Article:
How to Hold a Tennis Racket? Learn The Secret Technique

Tennis Racket plays an important role in winning tennis matches. There is not just one way to hold a tennis racket, rather there are many. If you cannot get the grip accurately, you cannot excel in serving and swing. However, though there are differences between individuals in the ways they hold the tennis racket, there are proven ways practiced by the eminent players for holding a tennis racket. In this article, we are going to show you some of the techniques on how to hold a tennis racket. 

Mistakes a Beginner Make

When it comes to holding the tennis racket properly, many beginners do not get it right from the beginning. A typical thing that we notice in the newbies is that they hold the handle in a tight grip and wrap their thumb around the index finger. Another commonplace mistake that many beginners make is that they place their index finger just behind their grip pointing to the head of their racket. To be honest, this is utterly ineffective and minimizes the stroke power. On top of that, this position can lead to injury. 

The Proper Kind of Grip

A proper kind of grip does not need to be very tight. Rather, it should be firm. This firmness level can be compared with the level of a firm handshake. Your fingers should in an angled in a way so that there forms a V-shape groove between your index finger and the thumb. The index finger will thus look like a triggering position while the middle fingers will be together. 

Though there are differences among the tennis players regarding the grip preferences, these aspects align mostly with their grip strategies. However, in the coming part, let’s see the most common ways to hold a tennis racket.

Some Common Types of Grips: 

There are many kinds of grips used worldwide by professional tennis players. Here are some most common grip types: 

Continental Grip

Continental grip is one of the most common grip types to hold a tennis racket. It is a basic and neutral grip that will help you make quick returns along with playing defensive strokes. In this grip, the V-shape you form with your thumb and forefingers seems to be roughly at 11 o’clock if you are right-handed and 1 o’clock if you are left-handed. With this grip, your wrist and forearm work pretty smoothly. Being an ideal grip for a volley, serving the ball and smash, it lets you even handle drop shot comfortably from the back of the court.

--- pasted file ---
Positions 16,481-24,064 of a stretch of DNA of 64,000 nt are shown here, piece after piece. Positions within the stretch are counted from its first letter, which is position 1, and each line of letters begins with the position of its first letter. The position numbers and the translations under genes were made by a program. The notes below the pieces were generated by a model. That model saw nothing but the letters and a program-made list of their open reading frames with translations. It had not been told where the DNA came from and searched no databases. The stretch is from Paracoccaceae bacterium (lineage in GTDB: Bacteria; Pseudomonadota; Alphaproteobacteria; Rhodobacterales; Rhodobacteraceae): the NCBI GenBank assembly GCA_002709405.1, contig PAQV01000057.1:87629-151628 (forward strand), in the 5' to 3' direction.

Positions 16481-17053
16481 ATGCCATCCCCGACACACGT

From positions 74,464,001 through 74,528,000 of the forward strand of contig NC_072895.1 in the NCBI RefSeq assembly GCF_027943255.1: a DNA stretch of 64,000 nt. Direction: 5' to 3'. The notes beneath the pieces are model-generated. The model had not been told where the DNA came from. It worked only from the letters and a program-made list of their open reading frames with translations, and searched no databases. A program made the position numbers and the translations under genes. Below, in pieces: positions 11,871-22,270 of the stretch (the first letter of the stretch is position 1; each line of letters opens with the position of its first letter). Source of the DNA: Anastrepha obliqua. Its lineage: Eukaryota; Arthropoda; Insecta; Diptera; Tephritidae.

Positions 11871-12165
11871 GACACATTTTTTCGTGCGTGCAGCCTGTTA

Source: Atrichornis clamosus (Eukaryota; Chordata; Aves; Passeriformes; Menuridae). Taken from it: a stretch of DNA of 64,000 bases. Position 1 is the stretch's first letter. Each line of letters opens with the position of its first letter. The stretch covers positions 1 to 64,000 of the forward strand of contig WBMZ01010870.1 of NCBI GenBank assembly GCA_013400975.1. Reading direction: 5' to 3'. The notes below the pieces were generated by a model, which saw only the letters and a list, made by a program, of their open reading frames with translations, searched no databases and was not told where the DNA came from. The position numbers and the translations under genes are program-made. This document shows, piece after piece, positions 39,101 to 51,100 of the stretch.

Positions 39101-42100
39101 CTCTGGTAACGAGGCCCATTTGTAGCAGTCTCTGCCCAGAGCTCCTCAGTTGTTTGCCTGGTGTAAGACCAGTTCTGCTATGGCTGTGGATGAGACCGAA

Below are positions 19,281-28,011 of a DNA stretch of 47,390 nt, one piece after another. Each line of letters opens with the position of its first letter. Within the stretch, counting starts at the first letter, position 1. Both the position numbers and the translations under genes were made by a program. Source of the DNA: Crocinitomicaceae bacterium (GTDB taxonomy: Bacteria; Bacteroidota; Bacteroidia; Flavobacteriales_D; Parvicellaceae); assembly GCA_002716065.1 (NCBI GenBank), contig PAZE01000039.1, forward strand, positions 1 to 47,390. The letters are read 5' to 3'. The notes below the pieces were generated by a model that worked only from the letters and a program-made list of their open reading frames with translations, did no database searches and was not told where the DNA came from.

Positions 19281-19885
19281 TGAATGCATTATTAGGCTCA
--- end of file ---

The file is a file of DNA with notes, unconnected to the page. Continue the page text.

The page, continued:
One great advantage of this grips the versatility. Almost any mature tennis player knows about it as they find it easy to use. Any new beginner will find it easy to learn and use this grip to ensure solid shots. However, the disadvantage of continental grip is that it will limit the topspin to a certain extent. 

Eastern Grip

Forming a V-shape with the thumb finger that looks like positioned in the middle of 12 and 1 ‘o clock is called an eastern grip. It can be compared with the shape that is created in case you shake hands with the racket in a relaxed mood. This grip does not encourage the racket acceleration and that’s why it keeps the ball quite flat. This grip is good for the beginners to make volleys and shots. However, it needs more vertical upswing to make sure that topspin is produced. 

Semi-Western Forehand Grip

Semi-Western Grip lets you generate more spin as it hits the back of the ball lot more than other grip positions. In a semi-western forehand grip, a V-shape gets produced in the middle of 2 and 3’o clock and takes your racket a little bit deeper. Being considered as one of the ideal grips for the present day. It is getting popular day by day due to the great topspin this grip can generate without sacrificing much power. However, if compared with the eastern forehand grip, it can produce less power. 

Full-Western Forehand Grip 

When the V-shape is formed anywhere beyond 3 o’clock and the palm is directed to the sky, we call that grip as a full-western forehand grip. This is one of the most favorite grip types some Spanish tennis players follow. They can twist their grip to hit the ball with the opposite side of the racket and thus can attain awesome racket speed. One problem is that you have to sacrifice power to a considerable extent when you are using this grip.

A full western forehand grip is quite difficult for beginners and it causes much stress on the muscles.